• Reducing or eliminating alcohol consumption
  • Drink enough water or other fluids
  • Eat a normal diet
  • Adequate sleep

The doctor may examine the person’s medications and supplements to determine if they are causing or contributing to the rash. If the known underlying condition is due, one should follow medical advice to treat this condition. If the heart condition causes a heart attack, talk to your doctor about treatments. Other common treatments include:

  1. Cardiac ablation: The doctor inserts a small wire into the heart through the legs to detect the presence of arrhythmia. It uses force to destroy part of the heart tissue involved.
  2. Defibrillator: Doctors fit a device to control the heartbeat.
  3. Cardioversion: Electric shocks help to restore the heart to normal dance.
  4. Medications: Medications such as beta-blockers or calcium channel blockers can help the heart return to normal.
Is it possible to stop the heartbeat quickly?

Controlling the heartbeat is not always possible, but, in most cases, it will go away automatically. The following actions may help reduce rapid heartrate:

  • Put cold water on the face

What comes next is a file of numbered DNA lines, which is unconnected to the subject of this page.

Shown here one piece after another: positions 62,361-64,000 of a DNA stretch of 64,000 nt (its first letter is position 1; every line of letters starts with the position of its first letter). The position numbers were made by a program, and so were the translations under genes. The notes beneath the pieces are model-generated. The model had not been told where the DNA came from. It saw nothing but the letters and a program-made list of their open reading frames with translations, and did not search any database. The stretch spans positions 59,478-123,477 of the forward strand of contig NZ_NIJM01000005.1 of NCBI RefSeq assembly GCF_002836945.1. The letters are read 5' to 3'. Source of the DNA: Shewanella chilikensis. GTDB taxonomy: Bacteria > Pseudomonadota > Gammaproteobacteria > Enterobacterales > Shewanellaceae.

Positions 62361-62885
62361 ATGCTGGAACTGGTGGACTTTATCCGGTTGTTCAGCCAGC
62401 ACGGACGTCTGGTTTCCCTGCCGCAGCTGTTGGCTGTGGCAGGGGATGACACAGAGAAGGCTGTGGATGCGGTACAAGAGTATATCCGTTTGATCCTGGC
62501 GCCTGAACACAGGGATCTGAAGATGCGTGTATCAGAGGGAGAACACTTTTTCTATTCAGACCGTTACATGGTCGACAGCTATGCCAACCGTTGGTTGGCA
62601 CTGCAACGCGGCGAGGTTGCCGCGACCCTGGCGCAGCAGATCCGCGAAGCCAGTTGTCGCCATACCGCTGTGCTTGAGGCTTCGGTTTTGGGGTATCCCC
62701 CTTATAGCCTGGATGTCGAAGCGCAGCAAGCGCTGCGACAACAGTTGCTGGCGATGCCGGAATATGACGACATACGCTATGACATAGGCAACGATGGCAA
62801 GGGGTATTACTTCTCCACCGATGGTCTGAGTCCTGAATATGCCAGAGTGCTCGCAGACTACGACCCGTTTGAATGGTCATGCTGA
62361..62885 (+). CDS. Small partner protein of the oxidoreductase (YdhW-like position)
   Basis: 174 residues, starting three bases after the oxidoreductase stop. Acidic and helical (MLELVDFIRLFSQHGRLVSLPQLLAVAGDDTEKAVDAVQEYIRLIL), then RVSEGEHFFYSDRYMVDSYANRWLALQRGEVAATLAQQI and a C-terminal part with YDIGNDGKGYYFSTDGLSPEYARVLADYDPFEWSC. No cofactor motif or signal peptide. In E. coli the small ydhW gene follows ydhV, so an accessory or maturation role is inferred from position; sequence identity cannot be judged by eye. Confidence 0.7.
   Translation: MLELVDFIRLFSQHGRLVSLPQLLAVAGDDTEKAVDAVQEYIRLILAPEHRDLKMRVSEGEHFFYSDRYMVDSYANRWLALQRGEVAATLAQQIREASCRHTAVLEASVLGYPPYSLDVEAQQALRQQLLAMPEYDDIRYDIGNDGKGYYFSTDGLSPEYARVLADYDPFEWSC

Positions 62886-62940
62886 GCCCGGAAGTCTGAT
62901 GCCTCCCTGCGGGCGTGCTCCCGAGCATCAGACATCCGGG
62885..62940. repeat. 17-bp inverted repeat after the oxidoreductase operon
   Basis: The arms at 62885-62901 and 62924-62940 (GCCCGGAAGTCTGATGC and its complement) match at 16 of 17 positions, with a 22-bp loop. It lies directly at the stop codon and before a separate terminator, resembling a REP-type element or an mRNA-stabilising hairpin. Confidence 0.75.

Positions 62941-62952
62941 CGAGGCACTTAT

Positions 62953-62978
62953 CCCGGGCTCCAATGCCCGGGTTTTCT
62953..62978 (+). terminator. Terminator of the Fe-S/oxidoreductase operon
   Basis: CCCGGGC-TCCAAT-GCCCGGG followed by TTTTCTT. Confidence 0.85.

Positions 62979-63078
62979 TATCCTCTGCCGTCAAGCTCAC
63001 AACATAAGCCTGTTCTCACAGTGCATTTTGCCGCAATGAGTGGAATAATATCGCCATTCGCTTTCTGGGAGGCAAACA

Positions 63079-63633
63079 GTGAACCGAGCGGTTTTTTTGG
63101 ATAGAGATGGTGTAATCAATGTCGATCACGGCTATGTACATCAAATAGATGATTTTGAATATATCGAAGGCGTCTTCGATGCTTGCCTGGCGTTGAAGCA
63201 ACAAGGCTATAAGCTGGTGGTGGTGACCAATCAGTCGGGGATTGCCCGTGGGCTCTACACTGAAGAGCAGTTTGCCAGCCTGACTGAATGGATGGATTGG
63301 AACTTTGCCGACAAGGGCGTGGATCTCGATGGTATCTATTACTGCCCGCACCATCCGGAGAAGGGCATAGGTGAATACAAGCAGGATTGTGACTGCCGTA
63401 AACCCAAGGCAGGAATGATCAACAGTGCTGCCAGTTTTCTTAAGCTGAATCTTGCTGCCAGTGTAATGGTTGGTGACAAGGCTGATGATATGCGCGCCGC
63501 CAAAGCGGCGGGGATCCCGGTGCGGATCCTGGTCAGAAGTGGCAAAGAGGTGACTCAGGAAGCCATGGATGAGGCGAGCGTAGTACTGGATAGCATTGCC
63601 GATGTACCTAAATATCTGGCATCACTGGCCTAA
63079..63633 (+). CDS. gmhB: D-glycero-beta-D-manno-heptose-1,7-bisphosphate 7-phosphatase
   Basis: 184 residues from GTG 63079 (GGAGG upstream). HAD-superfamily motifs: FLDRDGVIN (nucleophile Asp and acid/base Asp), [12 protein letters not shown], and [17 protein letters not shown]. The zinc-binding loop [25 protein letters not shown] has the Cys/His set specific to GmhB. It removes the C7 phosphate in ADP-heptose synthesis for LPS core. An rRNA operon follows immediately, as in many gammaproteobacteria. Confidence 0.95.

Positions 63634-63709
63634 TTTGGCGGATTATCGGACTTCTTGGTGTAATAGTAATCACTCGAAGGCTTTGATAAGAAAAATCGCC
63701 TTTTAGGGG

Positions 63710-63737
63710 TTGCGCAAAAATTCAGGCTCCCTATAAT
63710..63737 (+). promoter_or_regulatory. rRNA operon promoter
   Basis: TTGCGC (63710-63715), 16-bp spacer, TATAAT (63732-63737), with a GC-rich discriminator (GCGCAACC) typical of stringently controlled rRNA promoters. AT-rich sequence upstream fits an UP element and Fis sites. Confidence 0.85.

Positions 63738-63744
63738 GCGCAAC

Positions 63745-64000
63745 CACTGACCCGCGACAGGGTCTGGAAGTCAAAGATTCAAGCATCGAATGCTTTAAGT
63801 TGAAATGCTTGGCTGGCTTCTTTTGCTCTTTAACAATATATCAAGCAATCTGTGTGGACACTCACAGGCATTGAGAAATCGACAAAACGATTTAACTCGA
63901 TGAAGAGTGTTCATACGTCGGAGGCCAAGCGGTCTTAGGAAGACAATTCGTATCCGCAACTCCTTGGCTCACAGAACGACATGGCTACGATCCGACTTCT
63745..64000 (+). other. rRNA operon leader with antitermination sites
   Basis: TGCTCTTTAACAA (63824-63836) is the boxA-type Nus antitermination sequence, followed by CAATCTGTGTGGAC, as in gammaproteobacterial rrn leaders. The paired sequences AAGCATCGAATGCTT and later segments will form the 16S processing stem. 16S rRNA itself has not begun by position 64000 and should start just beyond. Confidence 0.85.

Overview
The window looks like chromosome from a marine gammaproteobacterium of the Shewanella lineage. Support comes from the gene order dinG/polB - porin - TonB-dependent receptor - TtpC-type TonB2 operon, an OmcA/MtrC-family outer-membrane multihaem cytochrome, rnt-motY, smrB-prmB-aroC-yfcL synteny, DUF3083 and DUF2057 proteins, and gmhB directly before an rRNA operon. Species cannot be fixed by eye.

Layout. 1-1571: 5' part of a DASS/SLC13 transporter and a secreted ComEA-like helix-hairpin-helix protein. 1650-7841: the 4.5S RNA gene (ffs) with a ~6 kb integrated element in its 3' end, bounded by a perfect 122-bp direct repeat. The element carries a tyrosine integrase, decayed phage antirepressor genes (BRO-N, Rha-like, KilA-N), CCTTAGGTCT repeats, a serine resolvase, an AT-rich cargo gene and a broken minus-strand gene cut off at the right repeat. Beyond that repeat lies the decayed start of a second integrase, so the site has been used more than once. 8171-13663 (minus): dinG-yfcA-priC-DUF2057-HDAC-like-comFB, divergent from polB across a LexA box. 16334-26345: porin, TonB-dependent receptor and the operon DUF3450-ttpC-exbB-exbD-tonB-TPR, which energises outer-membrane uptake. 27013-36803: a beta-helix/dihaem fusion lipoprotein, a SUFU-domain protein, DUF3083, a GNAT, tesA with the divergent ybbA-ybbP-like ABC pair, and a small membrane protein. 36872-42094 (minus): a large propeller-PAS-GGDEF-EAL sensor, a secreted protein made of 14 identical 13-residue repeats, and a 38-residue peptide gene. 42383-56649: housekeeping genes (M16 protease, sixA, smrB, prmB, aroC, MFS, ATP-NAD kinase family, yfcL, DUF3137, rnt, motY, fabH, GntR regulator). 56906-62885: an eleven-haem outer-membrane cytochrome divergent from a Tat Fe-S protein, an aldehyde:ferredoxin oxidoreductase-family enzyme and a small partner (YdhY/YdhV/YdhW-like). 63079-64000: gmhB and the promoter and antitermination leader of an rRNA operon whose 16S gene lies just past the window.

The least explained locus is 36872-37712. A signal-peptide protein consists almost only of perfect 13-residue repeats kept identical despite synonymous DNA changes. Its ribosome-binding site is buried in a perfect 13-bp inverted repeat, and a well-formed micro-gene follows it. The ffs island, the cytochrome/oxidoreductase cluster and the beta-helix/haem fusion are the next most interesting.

• clenching the stomach and anal muscles and then bearing down as though making a bowel movement
  • Try to breathe deeply
  • Press the nose and breathe hard

If none of the above methods work, one should contact emergency medical services. Stroke may be the result of heart disease.

CONCLUSION

Rapid heartbeat occurs at any time of the day or night. There are many reasons, such as taking certain medications or taking high doses of caffeine. Rapid heartbeat can also be caused by one of several health disorders, which are severe and include dehydration and heart disease. The rapid heart rate should drop from a few seconds to a few minutes. If you have confusion with them, chest pain or difficulty breathing, seek medical help immediately.